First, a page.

Design Q & A: Emily Chu

If you’ve ever shopped at a local art market or craft fair, you may already be familiar with Emily Chu.




May 1, 2018



If you’ve ever shopped at a local art market or craft fair, you may already be familiar with Emily Chu. Though she focuses on commercial work and teaches at Edmonton Digital Arts College, she has become a staple at markets across Alberta, where she showcases some of her personal pieces.

Q: How would you describe your illustration style?

A: I majored in illustration, but through a design background. So although I do curate through a design lens, I start all projects with illustrative sketches for layout. Then, I sometimes incorporate text in an illustrative way. So there is a lot of pattern and shapes and even sometimes typography that’s kind of embedded into the illustration. However, the focus of my work is always on illustration. I do like to keep it pretty light-hearted though and just fun, colourful.

Q: How is your personality reflected in your work?

A: I tend to not like to do long-term freelance projects. I tend to prefer shorter illustration projects. Most of my illustration jobs range from one week to six months. A lot of it is more commercial and for magazines and product design rather than things that are over many years, like concept art or graphic novels, so I think that comes across just in the format of my illustrations, my temperament.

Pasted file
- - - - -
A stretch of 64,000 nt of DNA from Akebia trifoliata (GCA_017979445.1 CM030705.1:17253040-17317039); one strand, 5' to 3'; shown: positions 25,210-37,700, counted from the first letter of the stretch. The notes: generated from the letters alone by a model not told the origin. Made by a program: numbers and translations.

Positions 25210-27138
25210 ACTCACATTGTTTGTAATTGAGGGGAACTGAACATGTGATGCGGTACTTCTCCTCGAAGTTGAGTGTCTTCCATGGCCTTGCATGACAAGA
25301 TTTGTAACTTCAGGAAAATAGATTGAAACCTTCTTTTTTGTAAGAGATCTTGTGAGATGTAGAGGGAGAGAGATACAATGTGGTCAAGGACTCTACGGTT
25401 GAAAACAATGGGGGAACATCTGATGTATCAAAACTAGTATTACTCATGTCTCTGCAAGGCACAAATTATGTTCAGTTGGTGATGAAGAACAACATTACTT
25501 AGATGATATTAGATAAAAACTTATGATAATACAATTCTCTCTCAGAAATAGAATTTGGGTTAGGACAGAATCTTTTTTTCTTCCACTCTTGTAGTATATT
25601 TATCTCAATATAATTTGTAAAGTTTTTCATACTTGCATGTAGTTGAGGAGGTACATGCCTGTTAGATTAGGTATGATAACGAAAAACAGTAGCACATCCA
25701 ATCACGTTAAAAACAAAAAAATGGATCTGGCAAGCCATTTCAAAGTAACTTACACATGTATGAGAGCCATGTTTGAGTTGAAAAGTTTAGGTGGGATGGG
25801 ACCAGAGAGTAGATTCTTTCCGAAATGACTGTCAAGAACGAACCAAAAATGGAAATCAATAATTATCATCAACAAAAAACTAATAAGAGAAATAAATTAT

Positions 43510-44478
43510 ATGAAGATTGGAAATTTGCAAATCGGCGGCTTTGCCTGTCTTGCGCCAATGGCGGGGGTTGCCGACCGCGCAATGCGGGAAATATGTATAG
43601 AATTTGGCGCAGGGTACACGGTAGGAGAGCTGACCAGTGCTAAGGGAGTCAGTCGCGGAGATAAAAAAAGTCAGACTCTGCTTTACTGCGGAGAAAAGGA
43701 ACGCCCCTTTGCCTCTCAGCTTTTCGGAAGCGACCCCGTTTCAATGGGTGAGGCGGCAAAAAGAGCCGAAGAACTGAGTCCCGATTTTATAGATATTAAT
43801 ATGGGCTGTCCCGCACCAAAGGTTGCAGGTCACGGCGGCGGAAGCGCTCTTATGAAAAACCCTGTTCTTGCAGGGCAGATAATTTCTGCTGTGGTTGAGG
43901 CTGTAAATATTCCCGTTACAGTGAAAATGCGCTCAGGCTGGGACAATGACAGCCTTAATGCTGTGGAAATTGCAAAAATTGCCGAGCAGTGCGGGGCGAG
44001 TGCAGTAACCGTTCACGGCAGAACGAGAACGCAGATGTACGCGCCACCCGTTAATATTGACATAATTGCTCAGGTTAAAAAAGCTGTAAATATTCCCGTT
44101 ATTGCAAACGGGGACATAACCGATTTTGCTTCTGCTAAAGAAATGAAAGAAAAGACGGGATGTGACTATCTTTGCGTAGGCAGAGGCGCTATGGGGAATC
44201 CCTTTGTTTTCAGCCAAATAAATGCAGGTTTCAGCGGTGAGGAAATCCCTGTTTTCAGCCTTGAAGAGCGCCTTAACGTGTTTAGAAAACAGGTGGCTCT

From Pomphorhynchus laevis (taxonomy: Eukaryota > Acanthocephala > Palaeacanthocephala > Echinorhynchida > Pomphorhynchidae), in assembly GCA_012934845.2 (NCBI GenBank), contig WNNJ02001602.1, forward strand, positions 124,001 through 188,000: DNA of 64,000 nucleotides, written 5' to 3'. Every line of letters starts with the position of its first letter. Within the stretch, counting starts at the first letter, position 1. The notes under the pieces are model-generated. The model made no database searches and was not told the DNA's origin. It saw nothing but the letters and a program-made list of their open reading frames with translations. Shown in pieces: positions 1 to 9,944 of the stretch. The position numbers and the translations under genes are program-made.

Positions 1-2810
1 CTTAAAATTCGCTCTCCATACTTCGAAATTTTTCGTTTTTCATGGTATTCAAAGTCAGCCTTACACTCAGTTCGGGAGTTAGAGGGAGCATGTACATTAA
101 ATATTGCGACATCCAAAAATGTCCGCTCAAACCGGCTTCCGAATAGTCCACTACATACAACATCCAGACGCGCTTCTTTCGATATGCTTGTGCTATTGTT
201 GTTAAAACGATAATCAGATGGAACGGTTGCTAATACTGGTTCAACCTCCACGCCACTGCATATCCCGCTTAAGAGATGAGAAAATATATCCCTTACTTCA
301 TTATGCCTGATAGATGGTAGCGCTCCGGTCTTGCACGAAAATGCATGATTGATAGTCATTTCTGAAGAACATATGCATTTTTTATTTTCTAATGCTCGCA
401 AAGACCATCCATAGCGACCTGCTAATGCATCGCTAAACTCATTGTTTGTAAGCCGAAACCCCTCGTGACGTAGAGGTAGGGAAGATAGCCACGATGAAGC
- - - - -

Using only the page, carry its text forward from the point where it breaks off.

Q: What do you enjoy most about your personal work?

A: I find that it’s mostly about experimentation for me and to try different things and it really does help me grow as an artist. All the work that I do at markets, that’s probably as personal as it gets because it’s work without any clients and they’re one-off pieces so I can make something a little bit more funny or strange. And the thing with markets is that you can get instant feedback which is really great.

Q: What has it been like working with Royal Bison for the past three years?

A: I do really, really enjoy being a part of the market crowd, but in particular the Bison crowd. I moved here in 2011-12 and for the first couple of years I worked alone at home just doing magazine editorial and textile design and stuff like that so going out to the Bison was quite a life-changing experience. People were just so welcoming and it made me feel a lot more part of a community. They’ve just been so kind in broadening the community in Edmonton between visual arts and fine arts and makers.


            This article appears in the May 2018 issue of Avenue Edmonton. Subscribe here.


 

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